The Truth About Backstory


Do you know what your one defining moment was?  Do you even have just one?  How old were you when you figured out what you wanted to do with your life?  Do you even know what you want to do with your life?  Do you remember what you did in kindergarten? I know that I don’t.  Probably picked my nose and knocked a ton of shit over.

My point is that all of our pasts have holes in them.  Lots of blank stares, raised eyebrows, and shoulder shrugs.  Probably a lot of made up stuff too.

So here is the fourth post of a five part series on simple (but maybe not so obvious) tips to make our stories better. 

Today’s topic is Leaving Holes in a Backstory, alternately known as We Don’t Care About That.

First and foremost, avoid the info dump.  It’s slightly useful, but unbelievably boring information.  And no, we aren’t fooled because you put quotations around it.  It’s been said a million…now a million and one times and it’s just as true as the first time it was said.

I don’t know about you all, but I love the mystery of an awesome character’s past.  A huge driver for pushing through eight more chapters at four in the morning is to find out what Really (capital R) happened all those days or years ago (this is actually the premise of a ton of books, right?).

And just like you or me, a character doesn’t have ten pages of records describing all the important parts of their life.  A reader can pick up a hint here, a line there, a thought back behind them, and piece it together themselves.  It’s much more satisfying that way, and it’s much more interesting.  Don’t relinquish your hold on a character’s backstory just to make the reader like them from the beginning.  

As an extreme, boring, and one-dimensional example: What is more interesting? A detective whose wife was murdered three years ago goes on a rampage of revenge against a man who kills his friend’s wife? Or, a detective (whom we like and cheer for because of who he is) goes on a rampage of revenge against a man who kills his friend’s wife, and towards the end of the book we find out what we’ve slowly come to expect – that his own wife was murdered six years ago.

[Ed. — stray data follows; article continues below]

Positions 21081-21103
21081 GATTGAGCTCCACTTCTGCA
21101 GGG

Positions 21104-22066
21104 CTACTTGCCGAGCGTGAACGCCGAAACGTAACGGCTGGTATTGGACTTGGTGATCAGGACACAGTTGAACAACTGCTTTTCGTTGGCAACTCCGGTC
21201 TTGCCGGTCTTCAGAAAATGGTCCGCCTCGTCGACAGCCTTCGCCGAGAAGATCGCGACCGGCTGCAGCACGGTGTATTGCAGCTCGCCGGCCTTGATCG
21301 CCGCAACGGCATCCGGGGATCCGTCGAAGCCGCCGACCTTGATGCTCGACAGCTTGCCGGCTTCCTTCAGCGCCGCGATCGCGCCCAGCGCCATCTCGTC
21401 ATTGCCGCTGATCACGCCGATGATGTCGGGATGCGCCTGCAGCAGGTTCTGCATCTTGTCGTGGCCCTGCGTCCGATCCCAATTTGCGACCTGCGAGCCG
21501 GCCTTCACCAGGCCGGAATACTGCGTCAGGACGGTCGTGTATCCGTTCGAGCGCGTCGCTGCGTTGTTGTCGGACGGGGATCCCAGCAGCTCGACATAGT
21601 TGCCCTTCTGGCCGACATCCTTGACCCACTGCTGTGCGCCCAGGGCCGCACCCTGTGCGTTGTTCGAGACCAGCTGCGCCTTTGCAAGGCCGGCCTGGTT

And don’t forget to leave holes.  If I’ve met you the chances are that I don’t know the name of your childhood pet or the name of your high school, and I certainly don’t care to learn those things about your protagonist (unless, you know, it’s super relevant and you can disregard everything I just said).

So be mindful of how you reveal your character’s past.  Depending on how you do it, it can be one of the biggest and most powerful drivers of your book.

Seriously, though, what did everyone do in kindergarten? I think I mostly napped and had snack time, something wasted on five and six years olds when there are poor high schoolers (read: working adults) out there falling asleep at their desks.


(Way to avoid info dump bro)

14 comments on “The Truth About Backstory”

  1. Fantastic point! And I’m going to add to it a bit. If there was some hugely relevant point in your life (and by yours, I mean your character’s), you aren’t going to remember exactly what was said or done, you’re going to remember the overall, general story. And if it was traumatic, you’re not going to remember that much! This is a huge problem with witnesses in court because they don’t record things when traumatized, and aren’t even close to perfect when not traumatized, just because the brain isn’t perfect. So looking back it often tries to fill in details, or you just remember things like they were a blur that happened over five seconds instead of five minutes.

  2. What a great point! Very interesting post. I think backstory can be important but also not as important as a lot of writers think. I think it is more important for you to know as the writer so you have a better understanding of the character, but that doesn’t mean the reader needs to know. Usually that ends up as an info dump. Thanks for sharing 🙂

  3. Was wondering about this just the other day – thanks for answering my queries!
    And as for what I did in kindergarten? I ran around with all the boys because I was the absolute hugest tom-boy in the world. Needless to say, my clothes saw a lot of dirt in those days.

  4. So true, about avoiding information dumps – they are boring to the reader. I like to sift through experience for the poetry of life. You blog is interesting.

  5. Ah, I love Flynn Ryder 🙂 The info dump is such a drag. Better to reveal through dialogue and interactions as well. And even worse, is when it gets repeated in the next installment…

  6. David — I don’t follow many blogs, but I love yours. Always good information presented in a palatable and enjoyable way. You’ve helped my writing become better, and I appreciate that so much.

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